Flowmeters Prove Hot Choice in Cold, Cold Sweden
A modern wastewater treatment plant in Stockholm required a flowmeter with a measurement accuracy better than 1% of full scale for its partially filled pipelines.
A modern wastewater treatment plant in Stockholm required a flowmeter with a measurement accuracy better than 1% of full scale for its partially filled pipelines. Marc Verwoerd and Helen Danen discuss how the installed solution had to cope with extreme conditions, including the build up of oxygen hydrogen sulfide.
Amajor challenge for the Swedish Käppala Association, responsible for the collection and treatment of sewage from various municipalities, is measuring the flow rate of sewage of various regions due to the wide variations in flow during the day. Not only does water disposal from households and industries fluctuate much during day and night but also a heavy rainfall occasionally leads to a large increase of the supply of influent flowing into the wastewater treatment facility. This results in pipes that are mostly partially filled. A commonly used solution for influent is open channel measurement; however, in this case a measurement in a closed piping conduit was preferred because it enables a safe and clean working environment for its maintenance personnel. The wastewater system runs through tunnels where toxic hydrogen sulfide gas (H2S) is formed. Standard flow meter solutions require the pipe to be completely filled and could not be applied.
Käppala wastewater treatment plant
The association's modern wastewater treatment plant is located in Käppala, Lidingö, an island east of Stockholm in the inner part of the famous Stockholm Archipelago. Wastewater from households in the eleven member municipalities, including a population of 500,000 inhabitants and from hospitals, schools, offices and industries travels through a 60-kilometer system of tunnels and three pumping stations before it enters the wastewater treatment plant. It only takes 24 hours before it leaves the plant again as purified water. The wide stretched area of Stockholm is divided into 24 sub areas from where influent is taken in and wastewater coming in from the various sub areas has to be measured very accurately. The total amount of treated water is approximately 50 million cubic meters per year.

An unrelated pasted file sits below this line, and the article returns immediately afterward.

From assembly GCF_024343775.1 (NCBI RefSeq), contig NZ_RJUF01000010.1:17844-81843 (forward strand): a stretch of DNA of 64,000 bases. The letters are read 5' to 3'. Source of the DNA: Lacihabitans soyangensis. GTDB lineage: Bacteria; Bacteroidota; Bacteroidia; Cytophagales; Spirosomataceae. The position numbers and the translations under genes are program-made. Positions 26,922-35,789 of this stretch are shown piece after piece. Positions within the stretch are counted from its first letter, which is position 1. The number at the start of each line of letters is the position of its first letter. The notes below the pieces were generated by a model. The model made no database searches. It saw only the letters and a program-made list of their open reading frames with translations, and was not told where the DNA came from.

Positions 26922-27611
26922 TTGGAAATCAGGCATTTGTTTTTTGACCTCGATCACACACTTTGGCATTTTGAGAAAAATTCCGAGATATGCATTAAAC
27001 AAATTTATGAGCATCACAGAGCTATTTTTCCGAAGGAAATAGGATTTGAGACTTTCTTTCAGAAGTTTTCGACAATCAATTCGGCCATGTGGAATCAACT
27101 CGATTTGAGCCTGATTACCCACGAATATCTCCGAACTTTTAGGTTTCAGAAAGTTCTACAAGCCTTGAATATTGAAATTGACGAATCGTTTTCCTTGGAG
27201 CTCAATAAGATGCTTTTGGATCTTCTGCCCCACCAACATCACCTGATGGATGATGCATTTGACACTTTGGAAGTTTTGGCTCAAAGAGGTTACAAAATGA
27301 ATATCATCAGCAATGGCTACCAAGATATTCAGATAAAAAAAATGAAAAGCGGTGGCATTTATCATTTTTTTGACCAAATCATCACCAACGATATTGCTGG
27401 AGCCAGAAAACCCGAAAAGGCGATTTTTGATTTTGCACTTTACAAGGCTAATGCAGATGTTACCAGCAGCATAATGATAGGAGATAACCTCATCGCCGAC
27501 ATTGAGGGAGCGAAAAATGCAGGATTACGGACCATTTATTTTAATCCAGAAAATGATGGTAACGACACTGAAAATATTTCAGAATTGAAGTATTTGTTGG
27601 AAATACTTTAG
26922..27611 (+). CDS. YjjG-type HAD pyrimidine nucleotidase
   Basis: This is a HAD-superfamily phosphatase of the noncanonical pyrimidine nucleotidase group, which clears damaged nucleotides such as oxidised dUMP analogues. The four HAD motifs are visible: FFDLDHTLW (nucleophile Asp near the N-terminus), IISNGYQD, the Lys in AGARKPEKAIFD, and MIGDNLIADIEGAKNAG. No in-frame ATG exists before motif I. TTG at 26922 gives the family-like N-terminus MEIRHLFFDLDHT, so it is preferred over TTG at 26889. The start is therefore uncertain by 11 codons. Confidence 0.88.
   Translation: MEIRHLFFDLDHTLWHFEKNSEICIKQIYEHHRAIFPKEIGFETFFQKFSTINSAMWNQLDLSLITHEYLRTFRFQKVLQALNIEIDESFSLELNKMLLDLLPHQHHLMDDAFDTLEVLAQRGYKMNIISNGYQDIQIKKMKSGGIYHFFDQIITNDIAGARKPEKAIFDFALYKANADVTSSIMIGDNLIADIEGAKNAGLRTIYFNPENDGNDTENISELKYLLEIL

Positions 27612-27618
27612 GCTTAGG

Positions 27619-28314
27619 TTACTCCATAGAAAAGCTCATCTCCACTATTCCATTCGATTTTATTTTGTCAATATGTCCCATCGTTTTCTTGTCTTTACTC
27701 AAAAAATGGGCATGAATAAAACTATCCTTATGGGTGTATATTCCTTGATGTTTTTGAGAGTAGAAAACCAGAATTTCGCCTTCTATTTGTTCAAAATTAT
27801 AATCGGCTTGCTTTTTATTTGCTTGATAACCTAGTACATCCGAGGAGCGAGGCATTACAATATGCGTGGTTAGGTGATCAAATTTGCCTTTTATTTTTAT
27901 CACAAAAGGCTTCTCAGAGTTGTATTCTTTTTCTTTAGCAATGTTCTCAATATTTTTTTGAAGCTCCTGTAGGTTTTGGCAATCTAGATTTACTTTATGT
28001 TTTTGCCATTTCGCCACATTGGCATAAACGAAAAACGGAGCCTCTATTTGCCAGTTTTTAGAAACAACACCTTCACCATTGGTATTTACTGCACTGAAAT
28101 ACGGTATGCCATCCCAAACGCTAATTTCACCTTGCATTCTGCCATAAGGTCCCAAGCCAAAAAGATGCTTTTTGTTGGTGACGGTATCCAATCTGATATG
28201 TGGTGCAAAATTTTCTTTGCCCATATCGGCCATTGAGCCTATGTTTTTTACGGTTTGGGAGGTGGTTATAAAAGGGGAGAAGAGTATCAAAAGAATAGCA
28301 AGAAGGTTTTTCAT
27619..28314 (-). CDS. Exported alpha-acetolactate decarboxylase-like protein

The measurement challenges
The Käppala Association looked for a maintenance free flowmeter solution with a measurement accuracy of better than 1% of full scale for its partially filled pipelines. The flow rate varies strongly during the day and the filling rate of the pipe can be as low as 10% of the pipe size. As the temperature of the wastewater in the tunnels is rather cold, especially in the cold winters of Sweden, fat easily builds up at the pipe walls. The fat build-up creates flow disturbances, resulting in lower measurement accuracy and high maintenance efforts.
The metering installation includes a bypass to prevent wastewater flowing through the flow meter during maintenance to clean the pipe and the flowmeter. Next to the flowmeter manholes have been built for an easy access to the flowmeter during cleaning activities. As one can imagine a flowmeter with internal moving parts was not even considered for this application.
The tunnels, through which the wastewater runs, are built in natural rocks. In the absence of oxygen hydrogen sulfide can be formed resulting the breakdown of organic matter. To arrange for a safe and clean working environment for its maintenance engineers the Käppala Association required that the measurement should take place in a closed system.
Electromagnetic flowmeter for partially filled pipes
The wastewater treatment company chose a solution comprising electromagnetic flowmeters from KROHNE, designed specifically for measurements in partially filled pipes. In total 24 TIDALFLUX meters with various diameter sizes, ranging from DN600 up to DN1000, have been installed in the wastewater collection system. The electromagnetic flowmeter provides reliable measurements with flows between 10% and 100% of the pipe cross section.
The velocity measurement of a TIDALFUX is similar to a conventional electromagnetic flowmeter. In order to calculate the flow rate when the pipe is not full; the TIDALFUX also measures the filling level in the flow tube to determine the wetted area. The measurement velocity and the wetted area are combined in the converter to a matching flow rate. The filling level is measured by means of capacitive plates and high frequency electronics. It uses a patented, non-contact level measurement. The integrated level sensors behind the liner have no contact with the liquid and are therefore insensitive to fat and oil floating on the surface.
combatting a corrosive environment
The process conditions put special requirements on the materials that can be used. The liner has to be abrasion resistant, because debris and dirt in the wastewater can cause wear to the liner. Also the corrosive nature of H2S puts restrictions on the choice of materials. This is particularly the case for the electrodes when they are not always wetted. For that reason the TIDALFUX only has two wetted electrodes that are mounted at a height of 10% from the bottom of the pipe to avoid that in partially filled mode they come in contact with the corrosive H2S environment.
To prevent fat from building up at the transition of the pipe with the flow sensor, KROHNE and the Käppala Association jointly engineered a solution whereby thin walled pipe reducers are mounted at the critical spots. A smooth inner pipe and transition prevents fast contamination and wear due to particles and fat in the wastewater.
Author's note:Marc Verwoerd and Helen Danen are from the KROHNE Product management team.